Developer's property rights case against Hollywood upheld

, Daily Business Review

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Judge William Haury
Judge William Haury

Broward Circuit Judge William Haury on Friday denied a city motion to dismiss a compensation claim filed by a developer denied the opportunity to build a 15-story luxury condominium on Hollywood Beach.

Ruling from the bench without explaining his reasoning, Haury allowed the complaint of developer GSK Hollywood Development Group LLC to proceed. GSK sued in 2009 alleging a due process civil rights violation and lost property rights under the state Bert Harris Act.

GSK paid almost $4 million for two parcels—the former Mirador Motel and an adjacent apartment complex—in 2002 with city assurances that it could build a 150-foot condominium tower.

The Mirador project site was near the 24-story Summit condo tower, and neighbors protested the effect new construction would have on their views.

Without consulting the city planning director, then-Mayor Mara Giulianti proposed a zoning ordinance to restrict building heights in an eight-block area around the Summit building to 65 feet.

This met resistance from the City Council, which instructed the planning department to study a height reduction. The planning director returned with proposal for "transitional, step-down heights" that would have allowed the GSK project to proceed.

Two ordinances were considered, but Summit residents pushed for a flat-height ordinance, which the council 6-1 in 2006.

In 2006, GSK made its Bert Harris claim. The city responded by saying it would not change the ordinance or compensate GSK.

Dan Abbott of Weiss Serota Helfman Pastoriza Cole & Boniske in Fort Lauderdale, speaking for the city, argued GSK's claim should be dismissed because it never filed a development plan.

He cited a 2009 First District Court of Appeal opinion involving a changing height restriction that said, "until an actual development plan is submitted, a court cannot determine whether the government action has 'inordinately burdened' property."

Haury questioned the relevancy of the Tallahassee case because it didn't involve residential development.

GSK attorney Scott Marder of Duane Morris in Baltimore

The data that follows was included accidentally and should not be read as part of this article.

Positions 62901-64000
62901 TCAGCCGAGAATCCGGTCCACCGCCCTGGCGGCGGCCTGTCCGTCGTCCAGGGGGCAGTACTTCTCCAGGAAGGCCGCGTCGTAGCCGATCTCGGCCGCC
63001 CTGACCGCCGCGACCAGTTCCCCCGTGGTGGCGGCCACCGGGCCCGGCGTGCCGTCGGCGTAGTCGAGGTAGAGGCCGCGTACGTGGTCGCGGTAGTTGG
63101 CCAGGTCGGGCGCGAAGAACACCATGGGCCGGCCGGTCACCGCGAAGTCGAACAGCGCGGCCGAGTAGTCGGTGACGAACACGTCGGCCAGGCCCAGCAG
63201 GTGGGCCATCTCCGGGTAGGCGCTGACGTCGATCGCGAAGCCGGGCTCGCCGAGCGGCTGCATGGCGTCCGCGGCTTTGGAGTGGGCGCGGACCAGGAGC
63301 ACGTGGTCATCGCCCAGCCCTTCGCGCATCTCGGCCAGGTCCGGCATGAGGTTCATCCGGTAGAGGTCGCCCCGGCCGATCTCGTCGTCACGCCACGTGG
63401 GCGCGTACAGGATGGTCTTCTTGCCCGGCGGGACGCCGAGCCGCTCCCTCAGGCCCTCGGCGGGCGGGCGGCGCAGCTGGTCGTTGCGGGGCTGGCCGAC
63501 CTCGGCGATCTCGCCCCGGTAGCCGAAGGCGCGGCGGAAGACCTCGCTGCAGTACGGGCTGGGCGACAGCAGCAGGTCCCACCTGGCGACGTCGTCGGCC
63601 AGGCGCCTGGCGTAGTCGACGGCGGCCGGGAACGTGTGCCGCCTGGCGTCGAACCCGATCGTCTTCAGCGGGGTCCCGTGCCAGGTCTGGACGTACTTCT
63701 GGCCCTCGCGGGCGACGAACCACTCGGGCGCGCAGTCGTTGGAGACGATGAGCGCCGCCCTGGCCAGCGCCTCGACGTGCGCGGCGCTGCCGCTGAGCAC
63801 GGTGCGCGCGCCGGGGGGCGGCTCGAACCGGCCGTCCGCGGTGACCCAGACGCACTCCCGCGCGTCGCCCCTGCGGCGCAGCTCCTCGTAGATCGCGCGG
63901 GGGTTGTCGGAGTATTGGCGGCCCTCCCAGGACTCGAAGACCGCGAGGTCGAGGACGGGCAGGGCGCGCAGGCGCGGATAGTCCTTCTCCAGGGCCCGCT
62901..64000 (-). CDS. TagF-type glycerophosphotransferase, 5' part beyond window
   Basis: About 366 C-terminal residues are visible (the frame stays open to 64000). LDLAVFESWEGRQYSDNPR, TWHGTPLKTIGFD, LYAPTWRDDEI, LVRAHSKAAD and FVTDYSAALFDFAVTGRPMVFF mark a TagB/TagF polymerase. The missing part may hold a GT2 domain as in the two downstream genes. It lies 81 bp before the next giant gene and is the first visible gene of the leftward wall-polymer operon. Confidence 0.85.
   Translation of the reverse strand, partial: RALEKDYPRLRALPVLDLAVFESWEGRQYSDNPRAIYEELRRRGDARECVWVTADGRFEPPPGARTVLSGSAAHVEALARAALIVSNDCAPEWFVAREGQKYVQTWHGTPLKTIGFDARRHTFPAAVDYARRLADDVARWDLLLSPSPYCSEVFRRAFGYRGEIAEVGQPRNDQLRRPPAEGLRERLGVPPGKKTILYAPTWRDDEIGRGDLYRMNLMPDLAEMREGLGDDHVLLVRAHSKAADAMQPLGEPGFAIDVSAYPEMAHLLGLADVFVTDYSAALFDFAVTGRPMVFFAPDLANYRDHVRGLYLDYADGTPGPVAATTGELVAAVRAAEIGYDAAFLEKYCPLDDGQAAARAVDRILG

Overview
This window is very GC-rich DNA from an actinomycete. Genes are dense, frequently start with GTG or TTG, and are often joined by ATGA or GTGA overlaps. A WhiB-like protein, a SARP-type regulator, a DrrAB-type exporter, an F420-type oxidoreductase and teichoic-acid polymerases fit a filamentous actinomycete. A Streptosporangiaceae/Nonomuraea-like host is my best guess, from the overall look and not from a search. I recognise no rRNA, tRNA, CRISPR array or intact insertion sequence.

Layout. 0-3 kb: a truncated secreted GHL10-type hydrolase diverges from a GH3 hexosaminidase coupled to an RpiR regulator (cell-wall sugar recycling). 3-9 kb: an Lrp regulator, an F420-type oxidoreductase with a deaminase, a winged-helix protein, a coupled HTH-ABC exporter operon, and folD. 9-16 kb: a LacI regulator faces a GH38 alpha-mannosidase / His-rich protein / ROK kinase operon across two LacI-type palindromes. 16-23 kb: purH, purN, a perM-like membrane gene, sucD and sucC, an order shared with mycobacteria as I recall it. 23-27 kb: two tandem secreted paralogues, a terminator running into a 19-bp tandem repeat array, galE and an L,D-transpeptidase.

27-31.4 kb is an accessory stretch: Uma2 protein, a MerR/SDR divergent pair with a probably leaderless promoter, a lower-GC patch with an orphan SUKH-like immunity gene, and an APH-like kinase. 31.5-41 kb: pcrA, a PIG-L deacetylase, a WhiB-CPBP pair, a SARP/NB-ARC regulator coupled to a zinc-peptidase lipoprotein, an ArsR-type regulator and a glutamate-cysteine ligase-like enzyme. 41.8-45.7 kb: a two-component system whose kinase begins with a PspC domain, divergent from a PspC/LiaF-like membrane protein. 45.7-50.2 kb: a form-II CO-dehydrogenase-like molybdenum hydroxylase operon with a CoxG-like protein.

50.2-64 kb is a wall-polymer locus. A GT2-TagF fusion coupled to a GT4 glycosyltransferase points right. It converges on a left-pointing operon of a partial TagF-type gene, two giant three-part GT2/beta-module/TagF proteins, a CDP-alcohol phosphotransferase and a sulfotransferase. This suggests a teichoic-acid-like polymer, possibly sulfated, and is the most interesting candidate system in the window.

Abbott cited case law concluding political motivations cannot be considered where the governing body can show it had a rational basis for its action.

"The rational basis is right in the ordinance—to mitigate the potential impacts associated with high-rise development and to ensure the preservation of the unique urban village ambience which characterizes this portion of Hollywood Beach," Abbott said.

Whether or not motivation could be considered became a major point of debate. Haury asked for case law, and Marder cited several cases, which Abbott substantially rebutted.

The argument appeared to come down to how discriminatory was the ordinance. Abbott emphasized it encompassed more than 200 parcels.

Marder focused on the council debate over the ordinance. He noted then-Commissioner and current Mayor Peter Bober, a partner in Bober & Bober in Hollywood, warned council members the flat-height option could exposed the city to a property takings claims in the tens of millions of dollars.

Giulianti lost on her first attempt to pass the ordinance and complained "they" could get whatever they wanted, Marder said.

"The only 'they' there were my clients," Marder said. "It was abundantly clear at these hearings that all of this was intended to stop my client's project."

Discussion of the project and designs contradicted the argument that this was some democratic "ordinance of general application," he said.

It was even suggested that GSK and the Summit residents negotiate what the project should look like.

The council "was giving the Summit the ability to control what was put on the Mirador project," Marder said. "That's improper. The Summit should not have the ability to dictate to GSK what it does with its property."

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